As the Russian threat progresses, and we are witnessing an uptick of sabotage attempts across the continent, differences in the approach to European security between those member states of the EU which find themselves nearer to Russia and those farther away, will manifest themselves more clearly. Slantchev puts this issue into perspective: "We are already seeing some of that in the competition between Czech and German (and French) defence sectors. The initiatives that the Czechs coordinate do not go through EU institutions, and the Czechs have been quite open about not wanting to run their aid to Ukraine through the EU because they wish to privilege their own defence sector."

Defence expenditure set to rise

Thus, the European defence sector is set to increase no matter what, a complete transition to a war economy is not necessary to facilitate this. Although, this will increase European defence capabilities, they will rise at a different pace. Those countries who were decisive enough to respond to Russian aggression more proactively will bring favour to their own defence sectors. Inside NATO, increasing European capabilities will also shift the balance of power. As Kuldkepp concludes: "It would also be a welcome rebalancing of responsibility, reducing Europe's security defence on the USA – something that comes with its own risks – and increasing Europe's leverage inside the alliance."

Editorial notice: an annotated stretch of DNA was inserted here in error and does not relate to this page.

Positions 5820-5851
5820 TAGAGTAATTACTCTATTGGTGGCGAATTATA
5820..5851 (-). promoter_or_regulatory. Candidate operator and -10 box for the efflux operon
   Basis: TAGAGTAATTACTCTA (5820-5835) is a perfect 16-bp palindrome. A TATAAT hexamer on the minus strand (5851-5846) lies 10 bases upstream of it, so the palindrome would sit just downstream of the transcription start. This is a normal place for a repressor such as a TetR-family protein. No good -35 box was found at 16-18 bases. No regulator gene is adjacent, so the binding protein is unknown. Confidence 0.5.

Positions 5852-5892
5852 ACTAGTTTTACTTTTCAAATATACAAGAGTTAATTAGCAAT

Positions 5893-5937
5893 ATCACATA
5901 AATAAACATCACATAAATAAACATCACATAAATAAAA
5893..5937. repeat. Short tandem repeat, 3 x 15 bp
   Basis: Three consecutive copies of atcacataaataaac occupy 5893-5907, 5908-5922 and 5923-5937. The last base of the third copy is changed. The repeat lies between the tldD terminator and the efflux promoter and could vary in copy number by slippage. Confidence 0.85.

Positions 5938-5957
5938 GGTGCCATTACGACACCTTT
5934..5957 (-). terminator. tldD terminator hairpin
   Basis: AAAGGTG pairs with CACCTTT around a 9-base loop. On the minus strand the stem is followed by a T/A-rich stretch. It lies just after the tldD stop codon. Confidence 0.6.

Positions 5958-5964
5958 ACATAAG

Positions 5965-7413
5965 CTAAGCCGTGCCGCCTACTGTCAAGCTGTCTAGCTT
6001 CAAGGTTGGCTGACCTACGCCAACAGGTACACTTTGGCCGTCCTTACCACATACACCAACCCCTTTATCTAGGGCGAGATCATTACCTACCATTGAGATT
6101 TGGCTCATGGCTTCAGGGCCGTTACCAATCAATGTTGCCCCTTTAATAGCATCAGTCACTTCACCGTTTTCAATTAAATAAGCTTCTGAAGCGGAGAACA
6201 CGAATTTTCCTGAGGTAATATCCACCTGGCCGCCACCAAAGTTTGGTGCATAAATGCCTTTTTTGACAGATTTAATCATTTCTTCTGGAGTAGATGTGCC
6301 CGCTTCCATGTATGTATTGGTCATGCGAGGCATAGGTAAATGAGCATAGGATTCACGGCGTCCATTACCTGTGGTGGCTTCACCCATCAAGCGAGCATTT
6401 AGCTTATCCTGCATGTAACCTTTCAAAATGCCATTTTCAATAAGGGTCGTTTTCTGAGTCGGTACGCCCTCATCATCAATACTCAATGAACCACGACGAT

In the end, a transition to a war economy on the side of Europe seems unlikely, unless Russia expands the scope of its aggression to member states of NATO and the EU. Having said that, a mobilisation of defence resources is necessary for the continent, as the current level of threat isn't likely to be lowered for years to come.